SEC’s Gurbir Grewal says ‘we’re not giving crypto a pass’ on enforcement action

Gurbir Grewal, director of enforcement at the United States Securities and Exchange Commission, said despite the narrative of “picking winners and losers” and “stifling innovation,” the financial regulator is investigating and bringing enforcement action against crypto companies.

In written comments for a Friday program hosted by the Practicing Law Institute, Grewal pushed back against criticism that the SEC’s enforcement actions are “somewhat unfairly targeted” compared to those against financial products or traditional markets. He also hinted that the SEC was responsible for many “non-white and low-income investors” attracted to crypto projects, the financial system and its regulators “failed, or simply ignored, them.”

“It often seems that critics are upset because we don’t give crypto a pass from the implementation of well-established rules and precedents,” Grewal said. “Just as we should easily deflect criticism or difficult questions, if we don’t investigate and bring up the relevant issues, we would be operating out of fear and favor.”

The SEC Enforcement Director added:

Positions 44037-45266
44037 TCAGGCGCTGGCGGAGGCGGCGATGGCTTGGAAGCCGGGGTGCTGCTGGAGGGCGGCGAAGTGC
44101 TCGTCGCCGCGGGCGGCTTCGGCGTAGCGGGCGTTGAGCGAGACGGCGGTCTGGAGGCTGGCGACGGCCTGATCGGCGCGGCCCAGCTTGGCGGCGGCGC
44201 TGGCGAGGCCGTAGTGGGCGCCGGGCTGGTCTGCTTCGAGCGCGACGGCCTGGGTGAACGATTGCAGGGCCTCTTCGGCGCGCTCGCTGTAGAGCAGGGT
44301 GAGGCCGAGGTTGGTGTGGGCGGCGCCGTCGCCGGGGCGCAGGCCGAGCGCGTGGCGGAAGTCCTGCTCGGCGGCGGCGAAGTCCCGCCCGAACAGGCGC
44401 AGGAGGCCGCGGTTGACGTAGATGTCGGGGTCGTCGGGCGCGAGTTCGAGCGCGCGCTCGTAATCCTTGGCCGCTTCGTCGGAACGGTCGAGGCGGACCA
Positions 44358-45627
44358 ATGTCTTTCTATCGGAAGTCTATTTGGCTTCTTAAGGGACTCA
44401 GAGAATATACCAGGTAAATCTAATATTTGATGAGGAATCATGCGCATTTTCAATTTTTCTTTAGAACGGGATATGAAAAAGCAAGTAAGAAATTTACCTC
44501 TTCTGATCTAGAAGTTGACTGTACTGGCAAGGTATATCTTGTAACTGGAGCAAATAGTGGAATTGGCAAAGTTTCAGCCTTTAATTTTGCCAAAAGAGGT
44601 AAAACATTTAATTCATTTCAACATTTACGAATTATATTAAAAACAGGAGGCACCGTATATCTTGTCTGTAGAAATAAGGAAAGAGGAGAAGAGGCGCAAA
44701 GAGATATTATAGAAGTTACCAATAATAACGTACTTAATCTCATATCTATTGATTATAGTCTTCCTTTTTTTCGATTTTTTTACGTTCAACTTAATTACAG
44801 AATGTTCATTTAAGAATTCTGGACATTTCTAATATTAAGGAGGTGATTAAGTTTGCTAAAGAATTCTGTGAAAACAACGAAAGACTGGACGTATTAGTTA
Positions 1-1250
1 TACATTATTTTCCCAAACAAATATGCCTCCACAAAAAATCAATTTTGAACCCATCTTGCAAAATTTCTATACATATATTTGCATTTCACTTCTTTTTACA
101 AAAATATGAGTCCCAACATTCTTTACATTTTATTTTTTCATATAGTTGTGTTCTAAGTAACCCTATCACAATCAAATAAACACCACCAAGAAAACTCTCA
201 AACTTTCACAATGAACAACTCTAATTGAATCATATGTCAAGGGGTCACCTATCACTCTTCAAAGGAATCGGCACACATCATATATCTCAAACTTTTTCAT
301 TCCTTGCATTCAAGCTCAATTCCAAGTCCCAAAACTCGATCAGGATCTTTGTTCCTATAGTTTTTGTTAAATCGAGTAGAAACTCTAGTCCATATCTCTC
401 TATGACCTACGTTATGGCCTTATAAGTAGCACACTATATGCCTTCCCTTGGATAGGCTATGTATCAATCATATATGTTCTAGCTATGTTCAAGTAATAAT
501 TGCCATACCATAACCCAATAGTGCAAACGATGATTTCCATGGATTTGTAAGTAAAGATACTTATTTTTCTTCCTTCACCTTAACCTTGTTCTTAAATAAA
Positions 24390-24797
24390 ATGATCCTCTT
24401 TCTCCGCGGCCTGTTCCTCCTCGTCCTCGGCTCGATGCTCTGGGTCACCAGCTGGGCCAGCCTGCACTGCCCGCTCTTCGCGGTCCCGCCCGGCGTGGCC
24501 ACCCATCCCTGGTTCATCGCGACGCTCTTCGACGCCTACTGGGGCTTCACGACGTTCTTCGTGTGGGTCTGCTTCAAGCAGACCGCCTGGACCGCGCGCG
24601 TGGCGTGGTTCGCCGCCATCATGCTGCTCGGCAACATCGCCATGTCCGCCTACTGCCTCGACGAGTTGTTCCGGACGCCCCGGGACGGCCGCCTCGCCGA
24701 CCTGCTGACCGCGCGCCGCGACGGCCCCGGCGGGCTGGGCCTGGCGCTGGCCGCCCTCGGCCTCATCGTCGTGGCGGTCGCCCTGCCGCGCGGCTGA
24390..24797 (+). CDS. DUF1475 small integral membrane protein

“Failure to enforce the most basic rules under our regulatory framework is a breach of trust and is not an option for us. […] Regardless of which account is used or whether technology is involved (or not), we continue to bring actions. Failure to do so would be shirking our responsibility.

Officials appointed Grewal as SEC enforcement chief in July. Representative Brad Sherman later criticized the regulator, saying before the House Financial Services Committee that Grewal should show “strength and courage” as enforcement director and not “small fish” in going after major crypto exchanges. Complaint against a former Coinbase employee, labeling nine tokens as “crypto asset securities” in an apparent effort to regulate digital assets through enforcement actions.

Related: Crypto Sanitation: How Much Enforcement Is Too Much?

Speaking at the same Practicing Law Institute event on Thursday, SEC Chairman Gary Gensler said he would welcome legislation aimed at expanding the powers of the Commodity Futures Trading Commission “as long as it does not forcefully circumvent securities laws.”